Melbourne Institute – Applied Economic & Social Research (Julie Moschion, Cain Polidano, Marco Castillo) June 2019.
This study was undertaken for the Australian Government Department of Education and examines the long-term education and labour market outcomes of vocational education and training (VET) programs delivered to secondary school students.
The approach involves tracking students from the 2003, 2006 and 2009 LSAY (Long Survey Australian Youth) cohorts who did and did not participate in upper-secondary school VET for up to seven years after school (across all industry sectors).
- Are there long-running benefits of school-based VET participation?
- Whether participation and benefits vary within the school population, including across different levels of academic achievement, socio-economic background, indigenous status and gender?
- What are the main factors that explain participation in VET delivered in schools?
- Participation in upper-secondary VET programs is associated with an increased likelihood of a successful initial transition from school to the labour market, especially for participation in programs with workplace learning (including apprenticeship/traineeships), the positive employment outcomes, however, only result in higher reported levels of job satisfaction for participants in apprenticeships or traineeship programs.
- On average, the initial post-secondary labour market benefits of participation in upper-secondary school VET shrinks over time and are statistically insignificant by the seventh year out from school. This is most likely due to non-participants, who are more likely to enrol in university, completing their studies and entering the workforce.
- Long-run benefits from VET participation are found to depend on the initial post-secondary pathway. For those who transit to further study after school, the report finds that the labour market advantages for VET with workplace learning (including apprentices/trainees) persists to year seven. For those who transit to the labour market in the year after school, the labour market benefits are short-term only. This may be because the jobs they attain do not offer opportunities to accumulate skills and experiences that would enable them to build on their early advantage.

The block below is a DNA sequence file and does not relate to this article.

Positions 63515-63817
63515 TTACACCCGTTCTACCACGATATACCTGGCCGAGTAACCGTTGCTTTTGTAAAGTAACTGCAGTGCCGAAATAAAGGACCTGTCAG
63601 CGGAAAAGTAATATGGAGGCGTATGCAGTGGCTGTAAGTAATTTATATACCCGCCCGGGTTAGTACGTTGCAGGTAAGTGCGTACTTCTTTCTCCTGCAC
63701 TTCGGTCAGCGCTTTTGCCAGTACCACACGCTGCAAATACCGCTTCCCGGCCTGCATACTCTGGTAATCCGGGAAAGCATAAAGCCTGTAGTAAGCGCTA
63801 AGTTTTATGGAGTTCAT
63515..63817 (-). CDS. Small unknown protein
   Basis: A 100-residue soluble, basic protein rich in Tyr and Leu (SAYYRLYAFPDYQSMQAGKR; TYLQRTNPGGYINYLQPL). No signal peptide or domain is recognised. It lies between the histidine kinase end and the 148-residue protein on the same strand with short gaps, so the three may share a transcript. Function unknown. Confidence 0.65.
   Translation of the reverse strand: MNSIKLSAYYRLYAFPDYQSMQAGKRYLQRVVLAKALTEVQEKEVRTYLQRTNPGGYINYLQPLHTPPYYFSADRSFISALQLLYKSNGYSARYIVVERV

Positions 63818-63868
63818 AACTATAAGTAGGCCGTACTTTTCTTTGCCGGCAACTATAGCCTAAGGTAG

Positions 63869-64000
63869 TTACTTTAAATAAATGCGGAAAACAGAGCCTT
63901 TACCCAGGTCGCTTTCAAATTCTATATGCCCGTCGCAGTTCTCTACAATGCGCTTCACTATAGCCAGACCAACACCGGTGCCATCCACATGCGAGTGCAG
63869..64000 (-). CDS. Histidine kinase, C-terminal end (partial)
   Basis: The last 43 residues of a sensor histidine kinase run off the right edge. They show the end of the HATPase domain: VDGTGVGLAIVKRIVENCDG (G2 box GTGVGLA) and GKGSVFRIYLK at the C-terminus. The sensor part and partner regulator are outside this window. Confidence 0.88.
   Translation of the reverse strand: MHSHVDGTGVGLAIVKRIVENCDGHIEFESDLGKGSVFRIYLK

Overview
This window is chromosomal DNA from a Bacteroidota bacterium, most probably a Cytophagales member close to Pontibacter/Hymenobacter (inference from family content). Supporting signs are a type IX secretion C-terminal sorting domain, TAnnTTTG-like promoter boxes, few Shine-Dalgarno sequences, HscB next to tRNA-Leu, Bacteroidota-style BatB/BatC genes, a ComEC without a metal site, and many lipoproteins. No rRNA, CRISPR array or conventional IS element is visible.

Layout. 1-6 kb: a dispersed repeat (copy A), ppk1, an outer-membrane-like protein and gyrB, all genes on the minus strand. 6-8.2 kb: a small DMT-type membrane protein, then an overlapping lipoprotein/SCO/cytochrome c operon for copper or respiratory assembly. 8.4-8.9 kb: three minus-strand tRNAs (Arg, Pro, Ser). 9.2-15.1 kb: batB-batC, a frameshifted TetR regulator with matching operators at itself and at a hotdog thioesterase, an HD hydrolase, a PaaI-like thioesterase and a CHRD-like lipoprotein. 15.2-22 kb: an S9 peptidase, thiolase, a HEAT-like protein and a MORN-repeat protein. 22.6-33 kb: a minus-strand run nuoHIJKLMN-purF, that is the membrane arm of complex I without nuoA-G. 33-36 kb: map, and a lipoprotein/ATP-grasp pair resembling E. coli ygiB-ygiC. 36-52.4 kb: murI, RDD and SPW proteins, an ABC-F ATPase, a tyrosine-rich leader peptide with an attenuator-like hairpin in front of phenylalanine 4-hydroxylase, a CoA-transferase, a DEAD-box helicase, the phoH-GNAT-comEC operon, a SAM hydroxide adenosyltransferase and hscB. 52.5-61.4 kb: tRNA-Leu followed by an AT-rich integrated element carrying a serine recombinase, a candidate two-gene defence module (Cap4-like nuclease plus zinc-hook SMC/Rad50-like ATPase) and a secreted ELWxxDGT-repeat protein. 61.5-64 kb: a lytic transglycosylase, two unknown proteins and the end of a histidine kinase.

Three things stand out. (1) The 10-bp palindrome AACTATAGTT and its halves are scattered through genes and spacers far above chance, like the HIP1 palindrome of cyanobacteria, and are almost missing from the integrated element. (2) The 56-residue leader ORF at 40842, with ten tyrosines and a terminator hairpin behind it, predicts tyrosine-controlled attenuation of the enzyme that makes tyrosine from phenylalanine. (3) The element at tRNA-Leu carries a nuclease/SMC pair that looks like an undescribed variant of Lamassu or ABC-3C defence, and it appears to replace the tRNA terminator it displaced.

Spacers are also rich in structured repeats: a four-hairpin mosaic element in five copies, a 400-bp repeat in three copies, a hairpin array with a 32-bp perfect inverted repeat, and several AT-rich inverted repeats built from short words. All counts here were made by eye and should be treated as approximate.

- On average, the findings presented show no evidence that the long-run benefits of VET study differ by gender, city/rural locations, indigenous or socio-economic status. However, there is still a gender pay gap in “gender-based occupations”.
- The most influential factors associated with school-based VET participation are post-secondary work/study intentions, the availability/quality of VET programs within the school, and academic achievement in the Program for International Study Assessment, (PISA).
- There is no evidence that participation in school-based VET programs is directly associated with other factors such as the socio-economic status of students.
Implications for policy and practice
VET programs in school help to smooth school-to-work transitions, but more can be done to improve outcomes by supporting student access to workplace learning.
Outcomes could be improved by helping students select better programs through the provision of labour market information in school career counselling.
The paper outlines that the VET career pathway with the best outcomes, seven years post school, will comprise;
- Schools that offer and support a good vocational education program;
- Where students receive good career advice and information on employment opportunities and trends;
- With VET study which includes work-place learning that also has real-world experiences and employer connections for students; and
- Students who continue to study or undertake an apprenticeship/traineeship, and upgrade skills post school.
What role can RJSA play?
- Engage with schools to market and support agricultural career path choices that have the best potential outcomes;
- Campaign for high wages and or conditions, to be competitive with other industry sectors;
- Ensure that career information is current, and or looking to the future;
- Market a career in agriculture in a positive light, (counter-balance negative headlines);
- Continue to campaign to fund industry engagement programs in schools and training institutions; and
- Partner with schools to deliver workplace learning opportunities.
To read the report, visit: www.voced.edu.au/content/ngv%3A84594.